In postcolonies, in short, the challenge of Culture to the sovereignty of the state, to its constitution and its rule of law, seems everywhere immanent. Note, in this respect, the assertive practice of female circumcision in countries that have legislated against it. Or the ascendance, recently, of Islamic sharia in the criminal law of northern Nigeria. Or, at the southern tip of the continent, the anti-constitutional practice of compulsory circumcision by some “traditional” authorities,2 many of whom joust openly with the law of the land under the sign of custom. The examples are endless. In South Africa, the issue takes on especially stark proportions. This, after all, is a postcolony whose government, the African National Congress, is trying to fashion a highly enlightened democracy under the banner ”One Law for one Nation” – and yet, at the same time, to free itself from a legacy of Eurocentric domination; a postcolony rooted in a modernist culture of legality that seeks, explicitly if uneasily, to make space for cultural diversity and customary authority; a postcolony whose Minister of Justice and Constitutional Development, Penuell Maduna, has expressed regret, publicly, that its Euromodern Constitution is not informed by “African jurisprudence.”3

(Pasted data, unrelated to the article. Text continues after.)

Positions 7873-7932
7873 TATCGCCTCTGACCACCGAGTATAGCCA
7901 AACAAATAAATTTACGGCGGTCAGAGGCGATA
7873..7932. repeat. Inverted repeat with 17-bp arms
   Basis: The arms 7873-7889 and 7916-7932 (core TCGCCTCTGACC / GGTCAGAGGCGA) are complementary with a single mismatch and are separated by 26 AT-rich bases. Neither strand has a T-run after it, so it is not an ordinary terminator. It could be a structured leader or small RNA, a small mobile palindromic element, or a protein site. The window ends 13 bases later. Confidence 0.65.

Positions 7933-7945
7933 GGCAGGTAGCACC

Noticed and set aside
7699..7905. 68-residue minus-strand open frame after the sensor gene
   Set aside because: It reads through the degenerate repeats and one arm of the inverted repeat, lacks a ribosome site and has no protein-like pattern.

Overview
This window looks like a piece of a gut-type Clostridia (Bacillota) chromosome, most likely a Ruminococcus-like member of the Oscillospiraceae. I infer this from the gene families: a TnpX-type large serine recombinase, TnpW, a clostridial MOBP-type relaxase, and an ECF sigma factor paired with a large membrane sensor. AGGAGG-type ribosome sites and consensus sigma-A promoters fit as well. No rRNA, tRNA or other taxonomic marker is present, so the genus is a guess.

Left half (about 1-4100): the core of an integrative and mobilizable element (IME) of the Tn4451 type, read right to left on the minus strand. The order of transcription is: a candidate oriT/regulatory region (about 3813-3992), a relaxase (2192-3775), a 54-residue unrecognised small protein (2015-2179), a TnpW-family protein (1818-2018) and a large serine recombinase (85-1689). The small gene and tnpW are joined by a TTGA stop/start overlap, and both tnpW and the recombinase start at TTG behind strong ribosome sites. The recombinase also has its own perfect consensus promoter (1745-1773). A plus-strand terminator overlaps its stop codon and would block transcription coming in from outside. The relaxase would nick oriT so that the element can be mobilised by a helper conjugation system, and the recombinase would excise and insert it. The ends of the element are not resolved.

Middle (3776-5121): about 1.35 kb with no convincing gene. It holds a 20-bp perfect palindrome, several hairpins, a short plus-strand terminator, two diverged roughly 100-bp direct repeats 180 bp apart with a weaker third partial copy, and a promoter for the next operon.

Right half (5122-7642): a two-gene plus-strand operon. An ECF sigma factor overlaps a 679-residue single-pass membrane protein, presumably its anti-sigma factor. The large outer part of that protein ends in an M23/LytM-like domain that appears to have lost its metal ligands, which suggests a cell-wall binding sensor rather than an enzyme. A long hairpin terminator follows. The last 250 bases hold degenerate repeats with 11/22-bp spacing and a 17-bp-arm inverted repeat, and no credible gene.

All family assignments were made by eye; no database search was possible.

But to what extent is this possible? What are the limits of liberalism in accommodating difference? Can a Euromodernist nation-state, founded on the sovereignty of “One Law,” actually infuse itself with another jurisprudence? Would it not invite a descent into Hobbesian – or, worse yet, Huntingtonian – pluralism? And why, in this equation, does the law keep raising its head? The equation itself, moreover, presupposes a Manichean opposition between Euromodernity and an Africanist politics of Culture. Is this the most appropriate way of phrasing the problem of heterodoxy in the first place? More consequentially, what happens in countries like South Africa, where cultural beliefs enjoy a large measure of constitutional protection (Comaroff and Comaroff n.d.[a]), when customary usages do run up against the One Law for One Nation? Could this – the immanent clash between Culture and the Law – be the corollary of a contradiction built into the very scaffolding of all postcolonies, which, as we shall see, are erected, simultaneously, on singularity and difference? If so, how is it to be resolved? Elsewhere (loc.cit.) we argue that it is actually unresolvable within the canons of liberal theory and practice. Assuming that this the case, what do human beings actually do when heterodoxy hits the limits of legal tolerance? How do they address the contradiction? And what are the historical implications of their actions for the ever more voluble confrontation, across the world, between Euromodernist universalism and cultural relativism?